Over at The Washington Post Gene Park has written about the roguelike Hades, calling it a ‘masterclass in storytelling.’ If so, it would mark a pivotal step forward for a genre that has had much success when it comes to mechanics and the dynamics of gameplay, but has struggled with a narrative that can meaningfully interact with those mechanics. But Hades actually adapts a common feature of role-playing games—namely, the social hub—and integrates it beautifully into its core gameplay loop.
Roguelikes on the Rise
More and more, roguelikes are becoming a mainstream genre. Titles like Hollow Knight, Dead Cells, and Slay the Spire have introduced players to the iterative playstyle of roguelike games through relatively accessible designs and gameplay loops. All three were commercial as well as critical successes, introducing swaths of players to cycles of building a loadout for a character, playing a run-through of the game, and revising that loadout for the next run. In fact, Slay the Spire gave rise to one of my favourite pieces of criticism on the genre, “Slay the Spire is my favorite game to lose” by Jeff Ramos over on Polyon.
Where these games have traditionally struggled is with integrating the narrative into the iterative mechanics. Dead Cells doesn’t dwell much on the perpetual rebirth the player-character goes through. In Slay the Spire when you reach the peak of the eponymous tower, you stab at the demonic heart that resides there before keeling over and ascending the spire all over again. These games excel mechanically, but fall short of integrating the narrative and allowing the story to reinforce the gameplay. Hades takes a different approach.
The Mechanic and the Message
In Hades you play as Zagreus, an obscure member of the Greek pantheon of gods and demi-gods, who also happens to be the son of Hades, lord of the underworld. Zagreus is trapped at the lowest level of Hades and seeks to escape the realm to discover the true origins of his parentage.
Hades builds its core mechanics around the underworld, and the cycles of death and rebirth a god such as Zagreus would find there. With each attempt to escape the underworld, Zagreus climbs up through the various domains, from Tartarus to Elysium. His father, Hades, is convinced his son is acting in vain, certain that he will not find his way out. Meanwhile, the gods of Olympus voice their support for Zagreus and offer him boons to aid in his escape.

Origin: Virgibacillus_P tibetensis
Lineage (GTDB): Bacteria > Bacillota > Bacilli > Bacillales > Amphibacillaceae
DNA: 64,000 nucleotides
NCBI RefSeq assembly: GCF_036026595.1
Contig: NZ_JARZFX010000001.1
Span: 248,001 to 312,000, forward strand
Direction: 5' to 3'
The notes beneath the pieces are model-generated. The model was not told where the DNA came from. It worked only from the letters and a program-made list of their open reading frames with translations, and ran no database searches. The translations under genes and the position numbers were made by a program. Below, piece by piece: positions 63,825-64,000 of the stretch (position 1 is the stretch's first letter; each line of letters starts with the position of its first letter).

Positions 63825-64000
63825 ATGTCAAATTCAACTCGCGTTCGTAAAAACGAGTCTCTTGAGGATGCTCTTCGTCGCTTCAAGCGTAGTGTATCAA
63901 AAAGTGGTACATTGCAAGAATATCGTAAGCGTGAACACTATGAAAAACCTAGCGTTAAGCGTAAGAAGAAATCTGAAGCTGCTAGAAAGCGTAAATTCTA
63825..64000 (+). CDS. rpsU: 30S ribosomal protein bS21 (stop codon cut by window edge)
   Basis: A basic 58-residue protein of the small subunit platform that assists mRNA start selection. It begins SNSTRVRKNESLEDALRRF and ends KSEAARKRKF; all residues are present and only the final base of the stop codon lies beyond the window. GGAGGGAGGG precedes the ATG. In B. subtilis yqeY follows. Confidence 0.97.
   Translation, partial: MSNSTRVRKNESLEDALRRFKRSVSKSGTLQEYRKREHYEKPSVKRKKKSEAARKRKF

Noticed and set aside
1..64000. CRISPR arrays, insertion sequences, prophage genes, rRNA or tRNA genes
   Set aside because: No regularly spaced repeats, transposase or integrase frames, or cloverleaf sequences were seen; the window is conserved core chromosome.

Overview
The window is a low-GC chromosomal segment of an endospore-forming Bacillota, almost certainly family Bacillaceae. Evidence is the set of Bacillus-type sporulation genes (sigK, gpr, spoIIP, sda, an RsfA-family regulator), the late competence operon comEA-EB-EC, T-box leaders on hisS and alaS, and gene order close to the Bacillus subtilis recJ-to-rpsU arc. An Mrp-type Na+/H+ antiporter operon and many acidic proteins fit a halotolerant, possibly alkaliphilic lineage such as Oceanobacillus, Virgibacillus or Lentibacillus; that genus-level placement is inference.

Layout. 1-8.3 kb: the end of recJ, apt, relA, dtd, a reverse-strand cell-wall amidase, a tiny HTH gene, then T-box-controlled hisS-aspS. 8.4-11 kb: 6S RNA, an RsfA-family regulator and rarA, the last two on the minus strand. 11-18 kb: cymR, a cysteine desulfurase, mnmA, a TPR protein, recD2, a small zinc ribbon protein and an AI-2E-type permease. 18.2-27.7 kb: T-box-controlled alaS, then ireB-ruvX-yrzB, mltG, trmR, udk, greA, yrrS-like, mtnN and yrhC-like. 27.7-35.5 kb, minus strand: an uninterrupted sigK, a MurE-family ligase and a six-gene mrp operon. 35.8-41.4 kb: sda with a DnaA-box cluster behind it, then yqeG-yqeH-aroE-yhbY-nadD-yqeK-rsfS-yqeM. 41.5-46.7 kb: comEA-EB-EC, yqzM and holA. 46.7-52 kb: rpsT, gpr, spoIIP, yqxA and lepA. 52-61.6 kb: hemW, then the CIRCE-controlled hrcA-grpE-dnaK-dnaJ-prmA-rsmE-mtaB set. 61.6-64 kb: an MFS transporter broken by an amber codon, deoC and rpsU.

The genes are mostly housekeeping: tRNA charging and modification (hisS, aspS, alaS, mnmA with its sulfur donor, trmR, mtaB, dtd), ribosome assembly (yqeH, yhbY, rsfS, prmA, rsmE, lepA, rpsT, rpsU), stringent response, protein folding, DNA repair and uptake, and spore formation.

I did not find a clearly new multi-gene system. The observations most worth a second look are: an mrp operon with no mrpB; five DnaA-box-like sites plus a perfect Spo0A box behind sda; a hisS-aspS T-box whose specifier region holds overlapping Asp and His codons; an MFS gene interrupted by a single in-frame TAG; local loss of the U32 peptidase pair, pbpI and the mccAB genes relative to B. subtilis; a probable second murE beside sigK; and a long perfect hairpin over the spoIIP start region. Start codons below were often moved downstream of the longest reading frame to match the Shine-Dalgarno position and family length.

Perhaps better than any other roguelike, Hades builds the iterative loops of the genre into the core of the narrative and vice versa. Each death returns Zagreus to the lowest levels of the underworld, where his father waits ready to chastise him time and time again for his foolhardy endeavour. As a god Zagreus of the underworld, and one associated with rebirth, Zagreus cannot die and thus finds himself using his immortality to learn and grow as a warrior and a student of the underworld, so that he might one day escape. But where Hades really shines narratively is in its hub.
The Mechanic and the Message
Many games feature hubs or spaces where player-characters return to time and again. One of my favourite game series, Deus Ex, utilizes hubs to great effect, allowing players a persistent space that reflects the changing conditions of the game and its narrative on a fixed set of characters. Hubs work well to provide that ‘lived-in’ feeling of a game space as they tend to organically grow and change, often times in relation to player actions and choices, over time.
The hub in question here is Hade’s Palace, that place Zagreus returns to after each death. The palace resides in Tartarus and features numerous gods, demi-gods, and demons who persist there. This includes a throne upon which Hades sits, a tavern for the denizens of the underworld, and a trophy room with rare mythic artifacts.
While most roguelike games have players returning to a starting area, they are rarely so rich with characters and emergent narratives. Various gods inquire after Zagreus and what he’s seen and encountered as he tries to escape his father’s realm, while others mock his progress (namely, Hades) or surreptitiously support his cause (such as his surrogate mother, Nyx). As the game progressions, these relationships change and evolve, and motives go from being opaque to a little clearer with each playthrough. This not only has the effect of rewarding the player upon their death, but it feeds on the cycles the player is going through, the Sisyphean task being undertaken, grounding this mythical struggle in a world that feels designed to tell this kind of story.
While there are various ways to integrate narrative into gameplay, Hades takes the hubs and persistent spaces found in other games, and enlists the iterative cycles of the genre to peel back, layer after layer, a story that becomes clearer with each and every playthrough. It might not work for every roguelike, but here with the source material and the conventions of the genre, the mechanic and the message are perfectly aligned.